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Research Papers: Alternative Energy Sources

J. Energy Resour. Technol. 2019;142(1):011201-011201-9. doi:10.1115/1.4044124.

The explicit model of the energy yield with respect to irradiance and cell temperature of a photovoltaic (PV) system can be apprehended using pvsyst software. Building on this data, this paper addresses performance challenges for JA Solar, JAP6 (DG) 60-235 solar PV module driving a load of Enphase, IQ6-60-x-240 grid inverter. The data modeling reflects correlation of 62% between panel temperature and output efficiency. Researchers in the past have claimed that extreme temperature exposure as one of the main impediment in decline of solar panel's life span and figured 25 °C as the ideal temperature for optimum yield. This research proposes the Internet of things (IoT)-based smart solar energy system (SES) for smart cities that automatically tune the low-powered cooling unit to lower panel's temperature to outmatch energy yield and augment solar panels life. The analog design of the cooling mechanism is set up for temperature range from −10 °C to 85 °C using hybrid op-amp proportional–integral–derivative (PID) controller and heat sink/fan with surface mount temperature sensor to maintain module temperature. The experiment analysis showed improvement of 1.7% to 2.99% in output efficiency after considering 1.8 W total power intake of the cooling circuit relative to the pvsyst v6.74 results. To access temperature data of solar panel and output current along with in-built system's current consumption, IoT accreditation is done using node MCU and Wi-Fi module.

Commentary by Dr. Valentin Fuster

Research Papers: Combustion of Waste/Fluidized Bed

J. Energy Resour. Technol. 2019;142(1):011401-011401-8. doi:10.1115/1.4044193.

Surrogate municipal solid waste (MSW) has been prepared to represent high plastic content waste with low fixed carbon in order to be utilized for feedstock for the gasification and pyrolysis. The major components are plastic (PE and PP), food and kitchen waste, and paper, whereas the minor components are textile, rubber, and biomass. Reactions were conducted in small drop tube fixed bed reactor with isothermal reaction temperature at 700, 800, and 900 °C. Steam was supplied as the gasifying agent for the main purpose of producing hydrogen-rich gas. Pyrolysis was also conducted at the same condition to observe the characteristic differences. Producer gas, including H2, CH4, and CO, of both the reactions was a function of the temperature, whereas CO2 showed a reversed trend when the reaction temperature was increased. Simple kinetic models of those gaseous formations were studied for describing the related parameters. It is challenging to determine the kinetics of the individual gas generation while most kinetic studies have focused on mass deterioration. The commonly used kinetic model of nucleation of Avrami–Erofe'ev (A2) could well predict the mechanism of the gas formation of gasification. In parallel, the pyrolysis conformed to the A3 model due to the slower rate of char and tar decomposition when the gasifying agent was absent. The activation energy of each gaseous species and the fitting of experimental data with the selected models are examined in this study.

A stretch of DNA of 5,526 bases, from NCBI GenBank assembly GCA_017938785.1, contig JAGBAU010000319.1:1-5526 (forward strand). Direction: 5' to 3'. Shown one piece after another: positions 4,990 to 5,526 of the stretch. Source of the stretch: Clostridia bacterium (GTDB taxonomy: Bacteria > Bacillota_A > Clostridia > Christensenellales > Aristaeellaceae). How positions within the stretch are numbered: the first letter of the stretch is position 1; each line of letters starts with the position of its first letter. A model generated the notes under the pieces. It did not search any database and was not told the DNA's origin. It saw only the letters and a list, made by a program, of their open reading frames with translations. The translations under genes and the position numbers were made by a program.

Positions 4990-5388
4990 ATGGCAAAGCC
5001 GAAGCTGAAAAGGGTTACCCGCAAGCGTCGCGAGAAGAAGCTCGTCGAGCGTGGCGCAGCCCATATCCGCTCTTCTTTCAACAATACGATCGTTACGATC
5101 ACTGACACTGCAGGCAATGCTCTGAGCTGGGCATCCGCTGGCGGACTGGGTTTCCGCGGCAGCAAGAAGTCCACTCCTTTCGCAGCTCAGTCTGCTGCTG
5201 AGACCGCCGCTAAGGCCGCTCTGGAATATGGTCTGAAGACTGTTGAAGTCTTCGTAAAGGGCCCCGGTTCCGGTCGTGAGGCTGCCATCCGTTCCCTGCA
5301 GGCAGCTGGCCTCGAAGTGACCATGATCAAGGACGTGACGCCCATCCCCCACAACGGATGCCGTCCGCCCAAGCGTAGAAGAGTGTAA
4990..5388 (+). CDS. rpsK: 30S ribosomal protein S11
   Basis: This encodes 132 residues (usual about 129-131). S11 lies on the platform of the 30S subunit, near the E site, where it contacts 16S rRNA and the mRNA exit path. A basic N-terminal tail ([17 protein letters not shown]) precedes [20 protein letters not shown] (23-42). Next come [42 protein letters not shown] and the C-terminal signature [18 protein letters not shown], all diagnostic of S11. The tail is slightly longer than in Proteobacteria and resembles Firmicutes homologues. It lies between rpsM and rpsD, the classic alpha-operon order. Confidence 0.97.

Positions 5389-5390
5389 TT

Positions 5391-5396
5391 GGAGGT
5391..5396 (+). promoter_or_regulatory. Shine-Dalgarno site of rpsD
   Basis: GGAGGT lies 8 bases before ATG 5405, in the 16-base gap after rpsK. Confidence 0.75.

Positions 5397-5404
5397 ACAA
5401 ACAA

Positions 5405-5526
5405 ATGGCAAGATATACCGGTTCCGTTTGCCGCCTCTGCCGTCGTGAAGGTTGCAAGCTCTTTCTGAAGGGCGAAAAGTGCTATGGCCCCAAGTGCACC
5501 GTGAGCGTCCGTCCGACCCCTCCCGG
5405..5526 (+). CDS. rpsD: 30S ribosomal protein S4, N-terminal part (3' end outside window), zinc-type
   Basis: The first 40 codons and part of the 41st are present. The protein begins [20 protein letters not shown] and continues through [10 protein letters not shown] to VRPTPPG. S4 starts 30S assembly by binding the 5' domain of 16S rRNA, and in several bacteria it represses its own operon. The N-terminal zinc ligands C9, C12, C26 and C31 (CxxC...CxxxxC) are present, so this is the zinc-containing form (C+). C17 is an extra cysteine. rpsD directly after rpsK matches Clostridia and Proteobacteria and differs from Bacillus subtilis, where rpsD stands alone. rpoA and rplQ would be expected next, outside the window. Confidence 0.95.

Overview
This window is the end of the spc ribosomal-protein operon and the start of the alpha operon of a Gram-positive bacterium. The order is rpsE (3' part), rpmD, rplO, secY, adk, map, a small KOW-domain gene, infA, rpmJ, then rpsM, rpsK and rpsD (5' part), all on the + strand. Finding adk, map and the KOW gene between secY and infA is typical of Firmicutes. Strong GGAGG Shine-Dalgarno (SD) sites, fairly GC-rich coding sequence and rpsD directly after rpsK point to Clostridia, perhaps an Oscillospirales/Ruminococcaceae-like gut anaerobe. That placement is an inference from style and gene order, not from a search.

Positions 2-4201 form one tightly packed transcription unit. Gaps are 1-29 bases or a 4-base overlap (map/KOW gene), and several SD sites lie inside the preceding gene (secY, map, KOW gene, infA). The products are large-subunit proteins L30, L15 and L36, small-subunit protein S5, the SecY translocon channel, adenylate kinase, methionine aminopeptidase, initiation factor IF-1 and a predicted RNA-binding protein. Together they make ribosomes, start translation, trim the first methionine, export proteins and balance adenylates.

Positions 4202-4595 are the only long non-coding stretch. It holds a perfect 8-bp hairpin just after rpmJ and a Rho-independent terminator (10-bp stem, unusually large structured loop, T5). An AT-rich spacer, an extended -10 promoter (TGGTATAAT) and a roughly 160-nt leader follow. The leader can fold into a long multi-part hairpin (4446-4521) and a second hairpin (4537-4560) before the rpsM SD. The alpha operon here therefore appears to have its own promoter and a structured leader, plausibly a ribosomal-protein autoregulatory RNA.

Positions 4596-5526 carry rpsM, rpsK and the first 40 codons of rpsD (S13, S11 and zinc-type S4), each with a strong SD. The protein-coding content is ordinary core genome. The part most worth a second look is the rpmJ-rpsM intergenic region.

Commentary by Dr. Valentin Fuster

Research Papers: Energy Systems Analysis

J. Energy Resour. Technol. 2019;142(1):012001-012001-11. doi:10.1115/1.4044220.

A Kalina cycle is coupled to an ejector refrigeration cycle to generate power and refrigeration outputs, simultaneously. Ejector refrigeration cycle is driven by the heat which is extracted from a high-temperature/pressure stream of Kalina cycle working fluid since the energy content of this fluid stream is not directly utilized in power production in the Kalina cycle. Supplied heat to the proposed combined cycle is produced by combustion of biomethane which is obtained from anaerobic digestion of biomass, namely, food waste. System reactions to altering operation conditions (entrainment ratio, condenser pressure, evaporator pressure, and superheating degree) in terms of refrigeration production, power production, energy efficiency, exergy efficiency, and exergy of produced power and refrigeration are analyzed. The results are reported for R290, R134a, and R152a working fluids of the ejector refrigeration cycle and an extensive discussion of the results are provided. It is shown that the entrainment ratio strongly affects the thermal and exergy efficiency results. The highest thermal and exergy efficiency results are performed when R290 and R134a are used, whereas the lowest thermal and exergy efficiencies are obtained when R152a and R290 are used as the refrigerant, respectively.

Commentary by Dr. Valentin Fuster

Research Papers: Fuel Combustion